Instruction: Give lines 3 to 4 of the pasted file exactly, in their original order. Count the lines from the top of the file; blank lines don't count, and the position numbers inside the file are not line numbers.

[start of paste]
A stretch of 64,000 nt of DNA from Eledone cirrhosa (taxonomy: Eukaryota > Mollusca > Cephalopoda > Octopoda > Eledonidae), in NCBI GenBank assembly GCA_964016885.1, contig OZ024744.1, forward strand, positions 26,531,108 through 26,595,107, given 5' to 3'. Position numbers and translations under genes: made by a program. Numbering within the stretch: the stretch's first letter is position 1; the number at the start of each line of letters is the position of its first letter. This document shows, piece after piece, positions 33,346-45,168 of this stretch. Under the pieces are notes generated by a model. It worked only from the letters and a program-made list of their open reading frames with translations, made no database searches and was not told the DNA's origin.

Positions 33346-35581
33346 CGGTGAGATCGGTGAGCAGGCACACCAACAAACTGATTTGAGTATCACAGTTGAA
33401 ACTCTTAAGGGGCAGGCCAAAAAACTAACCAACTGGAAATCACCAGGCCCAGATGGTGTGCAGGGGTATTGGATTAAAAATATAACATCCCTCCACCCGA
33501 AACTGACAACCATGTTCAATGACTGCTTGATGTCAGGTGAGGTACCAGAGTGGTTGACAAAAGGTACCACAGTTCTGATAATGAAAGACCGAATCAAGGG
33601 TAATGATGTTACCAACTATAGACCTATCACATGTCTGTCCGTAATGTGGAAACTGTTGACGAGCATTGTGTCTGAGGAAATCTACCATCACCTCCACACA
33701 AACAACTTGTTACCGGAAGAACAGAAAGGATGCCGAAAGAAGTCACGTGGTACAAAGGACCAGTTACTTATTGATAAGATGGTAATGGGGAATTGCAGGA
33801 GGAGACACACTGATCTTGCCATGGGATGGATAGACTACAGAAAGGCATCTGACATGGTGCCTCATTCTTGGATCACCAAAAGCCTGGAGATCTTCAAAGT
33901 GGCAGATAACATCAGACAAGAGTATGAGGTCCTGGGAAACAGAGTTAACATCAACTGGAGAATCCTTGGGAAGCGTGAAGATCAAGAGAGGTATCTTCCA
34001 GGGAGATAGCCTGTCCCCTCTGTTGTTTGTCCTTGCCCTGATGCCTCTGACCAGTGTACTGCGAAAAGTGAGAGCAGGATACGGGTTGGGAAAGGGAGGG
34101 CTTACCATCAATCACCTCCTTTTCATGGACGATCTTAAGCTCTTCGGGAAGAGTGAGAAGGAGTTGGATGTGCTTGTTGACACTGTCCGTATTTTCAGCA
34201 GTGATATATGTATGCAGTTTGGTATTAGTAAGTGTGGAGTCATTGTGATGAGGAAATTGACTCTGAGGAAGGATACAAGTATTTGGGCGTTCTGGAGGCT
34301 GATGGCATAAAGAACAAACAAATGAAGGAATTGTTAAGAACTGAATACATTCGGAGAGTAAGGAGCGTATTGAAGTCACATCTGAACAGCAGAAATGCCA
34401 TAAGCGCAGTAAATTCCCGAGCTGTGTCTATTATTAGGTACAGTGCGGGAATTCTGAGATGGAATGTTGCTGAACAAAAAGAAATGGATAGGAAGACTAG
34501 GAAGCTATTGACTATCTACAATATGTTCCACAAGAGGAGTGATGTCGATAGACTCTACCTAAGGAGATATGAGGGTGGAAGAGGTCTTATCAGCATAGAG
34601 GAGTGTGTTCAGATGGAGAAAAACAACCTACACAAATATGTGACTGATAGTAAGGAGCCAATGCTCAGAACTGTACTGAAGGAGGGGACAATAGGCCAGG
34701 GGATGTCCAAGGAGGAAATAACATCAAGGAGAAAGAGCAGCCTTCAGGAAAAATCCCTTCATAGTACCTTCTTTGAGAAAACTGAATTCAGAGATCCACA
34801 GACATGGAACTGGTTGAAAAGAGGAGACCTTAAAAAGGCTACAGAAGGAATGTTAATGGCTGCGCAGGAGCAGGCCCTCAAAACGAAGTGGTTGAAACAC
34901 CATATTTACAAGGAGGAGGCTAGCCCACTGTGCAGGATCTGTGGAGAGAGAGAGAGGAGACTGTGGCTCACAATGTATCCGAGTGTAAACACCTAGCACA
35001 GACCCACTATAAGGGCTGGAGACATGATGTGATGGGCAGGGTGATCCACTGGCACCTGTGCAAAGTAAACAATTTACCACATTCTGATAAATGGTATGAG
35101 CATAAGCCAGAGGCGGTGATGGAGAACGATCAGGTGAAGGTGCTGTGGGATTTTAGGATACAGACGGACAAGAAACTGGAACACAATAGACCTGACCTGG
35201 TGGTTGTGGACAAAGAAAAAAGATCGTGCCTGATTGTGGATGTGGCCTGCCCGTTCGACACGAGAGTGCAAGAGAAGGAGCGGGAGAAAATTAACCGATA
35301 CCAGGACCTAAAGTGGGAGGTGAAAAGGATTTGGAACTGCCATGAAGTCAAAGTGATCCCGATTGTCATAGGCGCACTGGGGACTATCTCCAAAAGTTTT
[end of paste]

33346 CGGTGAGATCGGTGAGCAGGCACACCAACAAACTGATTTGAGTATCACAGTTGAA
33401 ACTCTTAAGGGGCAGGCCAAAAAACTAACCAACTGGAAATCACCAGGCCCAGATGGTGTGCAGGGGTATTGGATTAAAAATATAACATCCCTCCACCCGA